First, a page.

Economic aspects - Tourism Industry trends

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The World Travel and Tourism Council (WTTC), representing a number of the larger companies in international tourism (especially airlines, international hotel groups and travel agents and tour operators), has carried out in-depth economic studies on a world basis. Its research claims to demonstrate the lack of government appreciation of the size and importance of the tourist industry and even more significant its enormous potential for growth. The forecasts for growth far exceed those for any other major trade. However, the WTTC has warned of the challenges as well as the opportunities and the need for government appreciation and action if these forecasts are to be achieved. Like good signposts, they can only point the way ahead. They do not take one step towards reaching the goal. Generally most forecasts predict long-term growth in GDP and thus discretionary incomes (see Table 14.2, [dead link]). Leisure time, education and other demand determinants are already favourable in the world’s developed countries. New emerging markets in Asia and the Far East are growing fast. However, there are uncertainties about future growth. Social and environmental fears could impede expansion in certain travel flows. There are new influences causing instability and a much more volatile market for many now essential travel services and tourist trips.

Travel and tourism in the EU is estimated to produce more than ECU 966 bn
(US $1.2 trillion) of gross output in 1996 (WTTC, 1996). This includes:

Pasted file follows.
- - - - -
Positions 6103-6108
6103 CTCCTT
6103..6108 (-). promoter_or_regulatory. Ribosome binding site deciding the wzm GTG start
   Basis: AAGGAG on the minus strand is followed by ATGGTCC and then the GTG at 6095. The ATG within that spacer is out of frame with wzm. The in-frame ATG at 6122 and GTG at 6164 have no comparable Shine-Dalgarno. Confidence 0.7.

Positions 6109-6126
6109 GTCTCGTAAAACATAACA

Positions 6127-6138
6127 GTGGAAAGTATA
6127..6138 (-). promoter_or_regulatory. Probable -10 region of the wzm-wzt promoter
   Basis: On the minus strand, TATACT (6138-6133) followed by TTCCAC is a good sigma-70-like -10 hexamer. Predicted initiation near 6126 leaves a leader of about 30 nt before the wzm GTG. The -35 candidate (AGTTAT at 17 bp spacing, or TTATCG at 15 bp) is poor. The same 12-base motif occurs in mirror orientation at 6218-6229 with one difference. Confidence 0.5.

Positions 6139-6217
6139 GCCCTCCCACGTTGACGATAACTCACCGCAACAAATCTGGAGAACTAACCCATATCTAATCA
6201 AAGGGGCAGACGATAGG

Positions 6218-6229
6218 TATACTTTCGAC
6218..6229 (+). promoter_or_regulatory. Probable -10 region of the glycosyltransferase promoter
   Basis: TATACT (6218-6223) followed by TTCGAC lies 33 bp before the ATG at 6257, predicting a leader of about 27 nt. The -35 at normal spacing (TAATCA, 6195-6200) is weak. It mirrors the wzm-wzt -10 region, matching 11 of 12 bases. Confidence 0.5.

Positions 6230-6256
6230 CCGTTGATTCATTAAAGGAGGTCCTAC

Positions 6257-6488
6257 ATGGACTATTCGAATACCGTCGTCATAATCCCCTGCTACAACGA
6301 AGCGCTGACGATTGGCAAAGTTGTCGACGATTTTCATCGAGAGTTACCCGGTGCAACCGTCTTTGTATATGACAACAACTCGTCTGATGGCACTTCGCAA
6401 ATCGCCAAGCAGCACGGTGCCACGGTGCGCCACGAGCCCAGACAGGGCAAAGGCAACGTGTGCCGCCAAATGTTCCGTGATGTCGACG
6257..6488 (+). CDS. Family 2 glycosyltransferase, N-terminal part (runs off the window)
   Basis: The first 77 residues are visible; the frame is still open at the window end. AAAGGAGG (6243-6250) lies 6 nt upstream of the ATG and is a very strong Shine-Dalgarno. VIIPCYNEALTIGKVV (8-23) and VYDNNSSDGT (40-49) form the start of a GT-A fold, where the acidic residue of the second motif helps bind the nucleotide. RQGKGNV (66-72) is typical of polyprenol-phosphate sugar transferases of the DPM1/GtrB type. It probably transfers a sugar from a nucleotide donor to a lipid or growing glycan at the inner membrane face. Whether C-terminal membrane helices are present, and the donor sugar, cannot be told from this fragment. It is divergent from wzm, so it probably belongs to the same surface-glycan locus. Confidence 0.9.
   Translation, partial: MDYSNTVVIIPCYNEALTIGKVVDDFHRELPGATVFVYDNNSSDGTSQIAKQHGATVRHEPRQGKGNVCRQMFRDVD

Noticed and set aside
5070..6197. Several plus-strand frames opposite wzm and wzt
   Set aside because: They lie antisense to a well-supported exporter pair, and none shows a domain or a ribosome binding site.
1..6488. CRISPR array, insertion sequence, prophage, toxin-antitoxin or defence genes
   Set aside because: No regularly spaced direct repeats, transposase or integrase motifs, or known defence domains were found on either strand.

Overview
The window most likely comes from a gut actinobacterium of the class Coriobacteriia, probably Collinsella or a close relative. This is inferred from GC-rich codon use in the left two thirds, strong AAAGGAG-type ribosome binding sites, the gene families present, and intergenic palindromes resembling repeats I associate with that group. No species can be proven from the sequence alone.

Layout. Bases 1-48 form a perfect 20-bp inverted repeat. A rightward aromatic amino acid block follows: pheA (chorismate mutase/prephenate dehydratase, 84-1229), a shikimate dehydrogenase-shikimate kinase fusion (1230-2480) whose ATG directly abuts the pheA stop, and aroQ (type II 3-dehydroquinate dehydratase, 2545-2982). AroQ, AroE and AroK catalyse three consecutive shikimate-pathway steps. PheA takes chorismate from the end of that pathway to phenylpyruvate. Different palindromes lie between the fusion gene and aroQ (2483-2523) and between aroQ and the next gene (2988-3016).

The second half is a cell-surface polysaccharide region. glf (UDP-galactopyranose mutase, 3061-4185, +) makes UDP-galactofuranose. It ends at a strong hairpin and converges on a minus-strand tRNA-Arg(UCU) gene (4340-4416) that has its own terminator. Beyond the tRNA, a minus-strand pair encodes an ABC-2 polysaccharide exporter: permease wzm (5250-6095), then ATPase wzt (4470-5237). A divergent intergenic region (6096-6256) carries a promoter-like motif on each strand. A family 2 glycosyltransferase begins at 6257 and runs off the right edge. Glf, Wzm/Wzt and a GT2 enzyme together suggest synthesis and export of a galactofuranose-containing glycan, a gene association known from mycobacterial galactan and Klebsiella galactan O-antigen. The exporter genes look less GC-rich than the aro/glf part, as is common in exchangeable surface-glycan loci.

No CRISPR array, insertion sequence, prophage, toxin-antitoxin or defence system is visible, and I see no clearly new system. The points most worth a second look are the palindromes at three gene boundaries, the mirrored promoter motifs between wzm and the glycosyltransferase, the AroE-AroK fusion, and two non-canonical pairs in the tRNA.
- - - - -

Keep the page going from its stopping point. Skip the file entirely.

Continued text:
1 ECU 532 bn (US $639 bn) of personal travel and tourism consumption
(13.4 per cent of total) within the EC by residents.
2 ECU 197 bn (US $236 bn) of capital investment.
3 ECU 100 bn (US $120 bn) of government expenditures to provide services
to the EU travel and tourism industry.
4 ECU 9 bn (US $11 bn) of foreign trade surplus earned from international
visitor spending.
This output makes the EU the largest regional producer of travel and
tourism in the world, followed by the combined US/Canadian (i.e.
Northern American) market. EU travel and tourism is expected to grow at
a real compound rate of 2.7 per cent per year until 2006, to ECU 1.7 trillion
(US $2.0 trillion) in gross output.

In 1996, EU travel and tourism is estimated to produce 12.6 per cent of GDP.
This compares with a world GDP level of 10.7 per cent.
The WTTC claims that GDP is a much better indicator of travel and
tourism’s net worth to the EU economy than usual measures like visitor
counts, bed nights or even visitor receipts, since GDP is an economic fact
which can be compared to the other sectors of the EU economy. Input/
output measures certainly enable the tourism industry’s contribution to the
economy to be properly measured by government.

Travel and tourism will generate an estimated 19.4 million jobs in 1996 in
the EU, across a broad spectrum of economic activities. The industry
accounts for 13.1 per cent of the workforce, providing one in every eight
EU jobs.
Globally, travel and tourism is expected to yield 212 million jobs in 1995
– 10.7 per cent of world employment, or one in every nine jobs.
EU travel and tourism is expected to create 2.5 million new jobs over
the next 10 years. This includes jobs in hotels, restaurants, airlines and car
hire companies, as well as indirect jobs in hotel construction, aircraft